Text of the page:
Archives for 2021

THE HEART OF KANJI: Our life is for planting seeds of smiling or laughter

人 represents a person standing and the character 生 represents a sprout growing in soil. 笑顔 (Waraigao) means “a smiling or laughing face.” 笑 represents bamboo and a person who is laughing, like bamboo playfully moving back and forth. é¡” represents a person’s hair and head. 種 (Tane) means “seed.” This character indicates a rice […]

A ‘community study’ of Minidoka

AN EYE FOR INJUSTICE: ROBERT C. SIMS AND MINIDOKA Edited by Susan M. Stacy (Pullman, Wash.: Washington State University Press, 2020, 246 pp., $21.95, paperback) During the May 1995 symposium that Mike Mackey organized in Powell, Wyo. on the wartime incarceration of Japanese Americans at the nearby Heart Mountain Relocation Center, Mackey toured Bob Sims […]

THE GOCHISO GOURMET: The new normal

From raging wildfires in both the Golden State and Down Under, racial tensions that erupted into massive civil unrest not seen since the 1960s, an ongoing pandemic and a divided country whose issues aren’t about to resolve anytime soon, the turning of the Year of the Rat could not have come any sooner, and I’m […]

Ambitious, emotionally raw novel on camp

WE ARE NOT FREE By Traci Chee (Boston: Houghton Mifflin Harcourt, 2020, 400 pp., $17.99, hardcover) Yonsei author Traci Chee’s ambitious new novel, “We Are Not Free,” weaves 13 devastating stories of San Francisco Japantown Nisei reeling in the aftermath of the bombing of Pearl Harbor. Immediate, personal and pulsing with drama, the book takes […]

Academic calls for Latinx and Asian Americans to transform the nation

GIVING FORM TO AN ASIAN AND LATINX AMERICA By Long Le-Khac (Redwood City, Calif.: Stanford University Press, 2020, 264 pp., $28, paperback) Since 2000, the Asian American population in the United States has grown to nearly 20 million. At this rate, according to the Pew Research Center, by 2055, Asian Americans will be the largest […]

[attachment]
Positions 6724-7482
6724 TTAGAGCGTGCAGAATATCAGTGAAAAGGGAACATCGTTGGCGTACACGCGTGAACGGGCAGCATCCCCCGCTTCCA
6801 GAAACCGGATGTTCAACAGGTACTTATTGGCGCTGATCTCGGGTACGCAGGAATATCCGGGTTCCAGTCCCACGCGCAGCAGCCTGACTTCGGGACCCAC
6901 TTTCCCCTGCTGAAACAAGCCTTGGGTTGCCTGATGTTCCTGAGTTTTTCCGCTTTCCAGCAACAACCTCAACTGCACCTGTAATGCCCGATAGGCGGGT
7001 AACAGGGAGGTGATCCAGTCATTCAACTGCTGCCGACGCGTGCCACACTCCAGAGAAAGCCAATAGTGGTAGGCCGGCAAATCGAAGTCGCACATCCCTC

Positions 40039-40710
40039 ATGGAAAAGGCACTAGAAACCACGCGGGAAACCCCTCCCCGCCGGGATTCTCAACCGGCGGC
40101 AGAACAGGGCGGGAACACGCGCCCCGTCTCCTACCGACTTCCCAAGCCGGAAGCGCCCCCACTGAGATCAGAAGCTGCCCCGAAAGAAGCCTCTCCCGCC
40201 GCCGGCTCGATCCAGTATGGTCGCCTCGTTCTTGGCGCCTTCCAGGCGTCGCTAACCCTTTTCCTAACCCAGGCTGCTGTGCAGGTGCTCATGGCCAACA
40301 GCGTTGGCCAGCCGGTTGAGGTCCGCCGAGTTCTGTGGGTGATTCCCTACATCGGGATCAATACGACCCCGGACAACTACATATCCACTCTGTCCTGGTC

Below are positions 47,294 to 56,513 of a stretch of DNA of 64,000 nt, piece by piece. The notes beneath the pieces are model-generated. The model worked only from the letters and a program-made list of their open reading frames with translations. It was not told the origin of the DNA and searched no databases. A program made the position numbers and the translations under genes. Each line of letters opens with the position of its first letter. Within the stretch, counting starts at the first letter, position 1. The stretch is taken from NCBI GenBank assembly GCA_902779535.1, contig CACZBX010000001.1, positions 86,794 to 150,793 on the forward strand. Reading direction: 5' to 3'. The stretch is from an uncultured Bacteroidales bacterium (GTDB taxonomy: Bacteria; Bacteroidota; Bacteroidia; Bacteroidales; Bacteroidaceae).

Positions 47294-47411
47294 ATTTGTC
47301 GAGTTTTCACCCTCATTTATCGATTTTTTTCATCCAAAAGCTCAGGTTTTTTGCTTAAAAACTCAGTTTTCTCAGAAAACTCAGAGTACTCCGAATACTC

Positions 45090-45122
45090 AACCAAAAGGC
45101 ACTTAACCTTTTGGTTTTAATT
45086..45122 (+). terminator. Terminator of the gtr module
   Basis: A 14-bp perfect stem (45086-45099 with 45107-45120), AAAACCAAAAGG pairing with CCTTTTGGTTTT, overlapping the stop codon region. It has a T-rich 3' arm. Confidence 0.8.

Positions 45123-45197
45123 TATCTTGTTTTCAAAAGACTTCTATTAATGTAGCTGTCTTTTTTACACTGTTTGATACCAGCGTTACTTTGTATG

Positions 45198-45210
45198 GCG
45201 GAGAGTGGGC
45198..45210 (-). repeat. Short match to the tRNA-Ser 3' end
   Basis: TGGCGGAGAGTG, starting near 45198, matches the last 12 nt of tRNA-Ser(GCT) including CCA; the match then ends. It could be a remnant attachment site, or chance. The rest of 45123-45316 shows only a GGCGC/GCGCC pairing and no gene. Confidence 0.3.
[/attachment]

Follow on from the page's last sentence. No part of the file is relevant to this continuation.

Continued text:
Inmates’ historical narratives for the layperson

REMEMBERING OUR GRANDFATHERS’ EXILE: US IMPRISONMENT OF HAWAI‘I’S JAPANESE IN WORLD WAR II By Gail Y. Okawa (Honolulu: University of Hawai‘i Press, 2020, 272 pp., $26, paperback) Back in 1980, very little had been written about the World War II imprisonment experience of more than 5,500 Japanese American aliens (Issei) within the hodgepodge of 24 […]

Systemic racism, generational trauma and familial conflicts collide

MASS MURDER IN CALIFORNIA’S EMPTY QUARTER: A TALE OF TRIBAL TREACHERY AT THE CEDARVILLE RANCHERIA By Ray A. March (Lincoln, Neb.: University of Nebraska Press, 2020, 240 pp., $27.95, hard cover) Some in the Nikkei community have wondered why the Tule Lake Committee is feuding with an Indigenous tribe. Some have commented that it looks […]

LASTING COMMITMENTS: Genki Aging, Sharing important knowledge and Prop.19

(Editor’s note: The following article was co-written with Martha Bridegam, an attorney with the firm.) Finding purpose is what it’s all about as we age. All of us have the potential to become powerful storytellers and information sharers as we age because we have more life to share and more advice to impart. As we […]

NIKKEI Q: The pronoun revolution

In January 2016, more than 300 linguists, lexicographers, grammarians and etymologists — all members of the 127-year-old American Dialect Society — gathered at the Marriott Hotel in Washington, D.C. where members honored “they” as the 2015 word of the year. The anointment was more than an obscure event held by word nerds, but instead indicated […]

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